In our changing energy resource landscape, the importance of energy co-operation and diplomacy among BRICS are essential for the bloc’s success and sustainability.
Energy co-operation among BRICS countries can significantly contribute to the success of BRICS as an economic bloc. For this to happen, an innovative BRICS energy co-operation plan must be developed which considers the following: the historical energy diplomacy of the BRICS countries, the dynamics of international energy markets and the changing
energy resource landscape for future energies which is being spurred by various factors, including the COP 21 agreement – also known as the 2015 Paris Climate Conference – which set a target to keep the rise in temperature of the earth’s atmosphere below 2°C.
BRICS should strive to promote energy security and sustainable development by finding ways to provide accessible,
affordable, reliable, and modern energy. Therefore, its energy policies must promote economic growth, support collaborations on energy technologies and reflect innovative financing models.
South Africa, in particular, has to look at energy co-operation in terms of including its diplomacy principles and its positioning as the BRICS gateway to the African continent, given that this country’s development is interlinked with that of the entire African continent.
BRICS ENERGY DIPLOMACY
Although BRICS is an alliance of five countries spanning four continents, member states differ in terms of their social, political and economic situations. According to Leonava et al (2007) (Armijo 2007), each BRICS state has its own growth trajectory and resources. As a result, energy consumption as an economic bloc varies according to each country’s individual needs.
In 2009, when the bloc was known as BRIC (Brazil, Russia, India and China) – before the inclusion of South Africa in 2010 – it accounted for a fifth of the world’s economy and 43% of the world’s population (Yao et al. 2009). After South Africa’s inclusion, the group as a collective consumed more energy than the G7 countries.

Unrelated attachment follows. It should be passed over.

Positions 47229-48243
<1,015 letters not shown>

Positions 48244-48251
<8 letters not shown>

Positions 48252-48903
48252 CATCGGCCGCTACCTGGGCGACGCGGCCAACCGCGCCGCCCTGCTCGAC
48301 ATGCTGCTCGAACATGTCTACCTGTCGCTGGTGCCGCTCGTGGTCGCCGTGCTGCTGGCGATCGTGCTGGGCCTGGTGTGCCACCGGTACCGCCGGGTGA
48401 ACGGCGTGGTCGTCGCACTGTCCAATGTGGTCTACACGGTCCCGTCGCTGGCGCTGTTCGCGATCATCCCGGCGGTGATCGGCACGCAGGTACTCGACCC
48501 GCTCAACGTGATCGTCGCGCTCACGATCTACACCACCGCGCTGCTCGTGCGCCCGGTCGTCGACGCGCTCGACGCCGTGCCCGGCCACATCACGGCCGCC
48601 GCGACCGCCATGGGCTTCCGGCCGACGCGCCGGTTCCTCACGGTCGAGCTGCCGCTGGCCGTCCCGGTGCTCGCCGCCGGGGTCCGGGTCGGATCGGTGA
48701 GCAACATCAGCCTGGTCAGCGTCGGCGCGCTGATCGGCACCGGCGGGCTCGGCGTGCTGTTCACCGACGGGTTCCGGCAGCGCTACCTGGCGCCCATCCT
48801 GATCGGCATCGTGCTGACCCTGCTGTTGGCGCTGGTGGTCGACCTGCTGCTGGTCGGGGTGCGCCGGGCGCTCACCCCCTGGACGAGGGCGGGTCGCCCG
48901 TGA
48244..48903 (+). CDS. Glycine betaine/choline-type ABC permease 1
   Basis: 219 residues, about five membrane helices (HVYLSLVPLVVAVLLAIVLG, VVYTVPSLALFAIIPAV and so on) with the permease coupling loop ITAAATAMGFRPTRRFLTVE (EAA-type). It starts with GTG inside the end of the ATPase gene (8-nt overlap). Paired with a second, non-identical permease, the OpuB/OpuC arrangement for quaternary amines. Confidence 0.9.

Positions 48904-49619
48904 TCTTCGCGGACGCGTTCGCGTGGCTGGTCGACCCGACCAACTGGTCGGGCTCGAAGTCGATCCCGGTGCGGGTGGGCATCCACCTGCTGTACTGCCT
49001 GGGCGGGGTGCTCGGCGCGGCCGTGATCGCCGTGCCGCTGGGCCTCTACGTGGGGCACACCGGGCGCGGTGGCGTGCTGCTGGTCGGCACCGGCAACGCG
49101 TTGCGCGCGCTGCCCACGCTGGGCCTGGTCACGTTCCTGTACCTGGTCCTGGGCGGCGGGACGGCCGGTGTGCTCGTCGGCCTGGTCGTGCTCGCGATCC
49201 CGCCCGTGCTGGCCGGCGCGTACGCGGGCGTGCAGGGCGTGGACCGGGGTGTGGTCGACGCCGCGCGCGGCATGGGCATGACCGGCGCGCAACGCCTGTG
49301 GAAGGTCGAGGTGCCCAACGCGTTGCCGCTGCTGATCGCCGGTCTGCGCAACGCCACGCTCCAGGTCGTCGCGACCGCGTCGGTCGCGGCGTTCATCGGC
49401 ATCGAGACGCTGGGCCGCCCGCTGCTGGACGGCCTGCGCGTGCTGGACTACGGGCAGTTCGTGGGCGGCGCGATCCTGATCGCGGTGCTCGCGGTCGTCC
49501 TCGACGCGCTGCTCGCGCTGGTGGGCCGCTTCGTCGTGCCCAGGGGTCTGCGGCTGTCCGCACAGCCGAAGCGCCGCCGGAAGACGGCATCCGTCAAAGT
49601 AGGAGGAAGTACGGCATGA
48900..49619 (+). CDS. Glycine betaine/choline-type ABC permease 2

In this respect, two countries in BRICS – China and India – are set to change the global energy landscape because of their
consumption patterns. China remains the world’s largest producer and consumer of coal and looks poised to overtake the United States as the largest oil consumer by the 2030s. It also has a larger gas market share than the European Union.
Unlike China, India accounts for no more than 6% of global energy users. However, India is entering a sustained period of rapid growth in energy consumption due to increased demand for coal in power generation and industry. This makes India the largest source of growth in global coal use. It is also showing an increased demand for oil.
In preparing a successful energy co-operation plan within BRICS, past discussions – including those dating back
to the first BRIC summit, held in Russia in 2009 – must be considered:
»»In 2009, in Yekaterinburg in Russia, this joint statement was issued by BRIC at its inaugural summit: “We stand for
strengthening co-ordination and cooperation among states in the energy field, including among energy producers and
consumers and transit states, in an effort to decrease uncertainty and ensure stability and sustainability. We support diversification of energy resources and supply, including renewable energy, security of energy
transit routes and creation of new energy investments and infrastructure.”
»»The 2011 BRICS summit took place in Sanya on the island of Hainan, China. This is where the Sanya Declaration was
signed, emphasising the significance of co-operation in developing renewable energy resources. The bloc called for the
strengthening of international co-operation to stabilise energy prices.
»»In 2012, at the BRICS summit in Delhi, India, the Delhi Declaration was issued which cautioned against the risk of energy
»»In 2013, the Durban Action Plan was issued at the BRICS summit, held in South Africa.
It included energy as a new area of cooperation for BRICS.
For all these declarations, the following critical questions remain: How will BRICS
countries co-operate on energy? What are the constraints and opportunities involved?
How can an energy co-operation deal be ratified that takes into account the diverse
requirements of the bloc?
The full version of this article first appeared in Issue 4 of BRICS Journal, as part of our partnership with The National Institute for the Humanities and Social Sciences (NIHSS).